Monday’s Movie Musings: The Bigger Picture: Are extended versions of The Hobbit trilogy necessary?


The Lord Of The Rings is undisputedly one of the best film trilogies of all time. The Star Wars of a whole generation, many people like myself will remember watching the films in my teens and being completely blown away by what was shown on the big-screen. To this day, seeing The Return Of The King at the pictures on opening night remains a vivid cinematic memory; the atmosphere was electric and the mood bittersweet as the epic trilogy concluded. Some people said they’d never see anything quite the same again and they were right. Sort of.

In the following years, talk turned to an adaptation of Tolkien’s prequel, The Hobbit. An on-again/off-again production was finally given the go ahead in late 2007 and Guillermo Del Toro was lined up to direct. However, due to ongoing delays Del Toro had to drop out and in 2010, Rings director Peter Jackson once again took the reigns on the latest middle earth adventure. What had always intended to be two films, suddenly became three in 2012 after an announcement from Jackson. Immediately people started to scratch their heads in confusion as to how a 300 paged children’s book could be drawn out over a trilogy; criticism the film’s have struggled to distance themselves from since their release. With extended editions also announced, by the time the trilogy ends this year with The Battle Of The Five Armies, the total length of The Hobbit will clock in at over nine hours long. But do the films themselves justify the runtime or is it simply a way of drawing out the story for another year and in turn make more money?


My usual cynical view of a cash grabbing Hollywood is one that remains absent when it comes to The Hobbit films. Undoubtedly Warner Brothers and the other production companies behind it are grateful for another year of massive takings, but I think Peter Jackson and his team of writers have never lost sight of the adaptation that they wanted to make. For many who wanted a straight forward on-screen iteration of the book, I can understand why they may be left disgruntled by all of the added baggage but the thought process as to why it is there makes sense. Now I don’t agree completely with some of the creative liberties that have been taken with the book and could easily do away with the addition of Legolas and Tauriel; however I think it inspired that Jackson has padded out the story with material taken from the appendices in The Lord Of The Rings in an attempt to bridge the gap between the two trilogies.

As far as the extended editions ago, I actually think they do a better job in capturing the spirit of the book than the actual theatrical versions. The Desolation Of Smaug left me wanting after seeing it in the cinema. Far too much time was spent rushing through important sequences from the book just so as to focus on throwaway scenes with little purpose; leading to problems with the films pacing. In the extended version, these problems are rectified however; more time is spent is spent with Beorn and the scene in which our heroes are introduced to him is much closer to the book. We also get a little more time in Mirkwood as well as more clarity as to the purpose of Gandalf’s quest, all of which help the film considerably.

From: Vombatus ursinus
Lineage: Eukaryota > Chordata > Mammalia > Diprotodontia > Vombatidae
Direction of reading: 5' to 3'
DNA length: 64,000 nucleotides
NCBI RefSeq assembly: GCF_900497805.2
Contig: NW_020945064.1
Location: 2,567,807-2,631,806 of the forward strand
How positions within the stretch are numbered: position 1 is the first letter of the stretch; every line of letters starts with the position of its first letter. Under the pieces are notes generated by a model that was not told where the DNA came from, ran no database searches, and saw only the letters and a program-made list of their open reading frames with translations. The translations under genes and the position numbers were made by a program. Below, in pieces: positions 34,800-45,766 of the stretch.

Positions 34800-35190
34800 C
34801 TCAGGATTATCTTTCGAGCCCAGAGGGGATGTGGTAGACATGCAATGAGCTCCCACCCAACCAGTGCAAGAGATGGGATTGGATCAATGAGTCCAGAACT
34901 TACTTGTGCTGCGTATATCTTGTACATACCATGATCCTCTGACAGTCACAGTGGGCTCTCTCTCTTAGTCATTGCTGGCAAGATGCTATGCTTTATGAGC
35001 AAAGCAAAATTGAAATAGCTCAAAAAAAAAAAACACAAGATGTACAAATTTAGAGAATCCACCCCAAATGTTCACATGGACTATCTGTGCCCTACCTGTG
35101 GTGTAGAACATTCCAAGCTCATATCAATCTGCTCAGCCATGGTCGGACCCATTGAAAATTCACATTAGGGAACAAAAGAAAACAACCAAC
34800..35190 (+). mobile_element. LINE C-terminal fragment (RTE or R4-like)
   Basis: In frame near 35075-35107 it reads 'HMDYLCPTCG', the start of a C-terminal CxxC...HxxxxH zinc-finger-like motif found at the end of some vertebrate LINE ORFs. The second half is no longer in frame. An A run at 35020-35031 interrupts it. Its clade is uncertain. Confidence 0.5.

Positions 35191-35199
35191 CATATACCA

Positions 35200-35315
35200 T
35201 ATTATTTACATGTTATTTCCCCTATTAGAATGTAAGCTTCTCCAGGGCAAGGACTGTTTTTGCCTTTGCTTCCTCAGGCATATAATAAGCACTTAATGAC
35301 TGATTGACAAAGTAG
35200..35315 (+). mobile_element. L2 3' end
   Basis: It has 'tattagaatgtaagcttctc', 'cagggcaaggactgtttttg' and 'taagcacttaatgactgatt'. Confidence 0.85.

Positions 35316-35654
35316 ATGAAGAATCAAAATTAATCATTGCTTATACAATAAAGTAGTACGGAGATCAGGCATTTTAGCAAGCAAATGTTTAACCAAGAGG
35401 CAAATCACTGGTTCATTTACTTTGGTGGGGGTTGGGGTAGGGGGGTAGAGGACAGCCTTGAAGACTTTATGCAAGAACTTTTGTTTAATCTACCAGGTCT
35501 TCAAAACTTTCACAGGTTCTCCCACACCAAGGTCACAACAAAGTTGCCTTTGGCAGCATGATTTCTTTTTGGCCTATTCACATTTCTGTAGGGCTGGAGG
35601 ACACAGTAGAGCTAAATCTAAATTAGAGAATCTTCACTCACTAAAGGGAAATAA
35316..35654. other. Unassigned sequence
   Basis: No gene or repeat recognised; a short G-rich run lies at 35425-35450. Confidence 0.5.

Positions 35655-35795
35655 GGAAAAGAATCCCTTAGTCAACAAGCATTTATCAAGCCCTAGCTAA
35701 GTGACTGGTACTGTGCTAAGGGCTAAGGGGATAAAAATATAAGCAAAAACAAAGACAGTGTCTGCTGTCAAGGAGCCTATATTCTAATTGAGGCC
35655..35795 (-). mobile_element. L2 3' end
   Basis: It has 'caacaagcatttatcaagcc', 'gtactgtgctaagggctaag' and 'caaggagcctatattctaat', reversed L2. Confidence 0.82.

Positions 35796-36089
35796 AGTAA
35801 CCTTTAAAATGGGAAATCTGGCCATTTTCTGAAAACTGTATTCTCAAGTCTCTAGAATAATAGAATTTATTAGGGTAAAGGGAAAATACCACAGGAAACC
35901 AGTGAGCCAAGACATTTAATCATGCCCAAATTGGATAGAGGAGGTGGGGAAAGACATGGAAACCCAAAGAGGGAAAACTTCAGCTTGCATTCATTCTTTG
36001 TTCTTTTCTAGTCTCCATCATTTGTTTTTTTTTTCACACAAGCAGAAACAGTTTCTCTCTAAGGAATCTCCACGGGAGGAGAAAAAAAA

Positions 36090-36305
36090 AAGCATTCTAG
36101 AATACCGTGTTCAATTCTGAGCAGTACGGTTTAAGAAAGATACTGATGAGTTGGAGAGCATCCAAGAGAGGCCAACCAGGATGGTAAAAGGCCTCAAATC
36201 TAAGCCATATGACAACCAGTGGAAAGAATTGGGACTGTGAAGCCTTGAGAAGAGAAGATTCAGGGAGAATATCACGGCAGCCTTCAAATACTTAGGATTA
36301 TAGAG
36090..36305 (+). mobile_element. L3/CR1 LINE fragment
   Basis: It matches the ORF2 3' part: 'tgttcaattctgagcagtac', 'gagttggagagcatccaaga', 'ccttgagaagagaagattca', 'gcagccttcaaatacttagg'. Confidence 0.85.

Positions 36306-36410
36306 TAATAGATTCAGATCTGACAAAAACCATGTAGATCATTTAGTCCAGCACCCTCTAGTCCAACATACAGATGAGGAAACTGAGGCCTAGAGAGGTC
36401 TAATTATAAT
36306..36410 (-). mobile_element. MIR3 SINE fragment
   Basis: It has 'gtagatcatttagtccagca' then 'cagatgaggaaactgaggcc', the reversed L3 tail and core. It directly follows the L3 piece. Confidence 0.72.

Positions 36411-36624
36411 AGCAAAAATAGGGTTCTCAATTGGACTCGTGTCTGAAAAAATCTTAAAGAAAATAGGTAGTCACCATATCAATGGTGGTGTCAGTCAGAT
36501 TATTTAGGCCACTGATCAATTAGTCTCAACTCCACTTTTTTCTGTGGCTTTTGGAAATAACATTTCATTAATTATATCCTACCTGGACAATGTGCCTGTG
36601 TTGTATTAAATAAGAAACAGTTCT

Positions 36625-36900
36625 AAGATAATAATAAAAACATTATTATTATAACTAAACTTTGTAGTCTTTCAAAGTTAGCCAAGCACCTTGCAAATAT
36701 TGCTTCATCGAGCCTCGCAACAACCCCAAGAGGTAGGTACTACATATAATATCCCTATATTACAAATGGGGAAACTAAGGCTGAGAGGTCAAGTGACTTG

Not only are the films better than the theatrical versions but the special features contained within the editions are by far some of the best to ever grace a box-set. Continuing the film making diaries started back with The Lord Of The Rings, called the Appendices; the in depth guide to all aspects of the production process are equally as entertaining as they are interesting, with witty cast observations that include a swearing habit of Martin Freeman as a particular highlight. Whether The Hobbit films will ever be revered as much as The Lord Of The Rings, remains to be seen. With the concluding film out next month, we won’t have to wait long to see if all the plot threads set out in the first two films will have a good enough pay off to warrant their inclusion. Whilst I would one day love to see Jackson’s two-film cut as originally planned, I’ve found the films and especially their extended editions to be immersive experiences; that whilst not 100% faithful to the book, still manage to capture its spirit. The day where fans of the films will be able to watch both trilogies back to back in extended form, will be a great day indeed.


So those are my thoughts on The Hobbit films so far and their extended editions, what are yours? Are you a fan or do you prefer The Lord Of The Rings? Feel free to leave your comments below..

Next Week: What next for Middle-earth?

Image credits to, and


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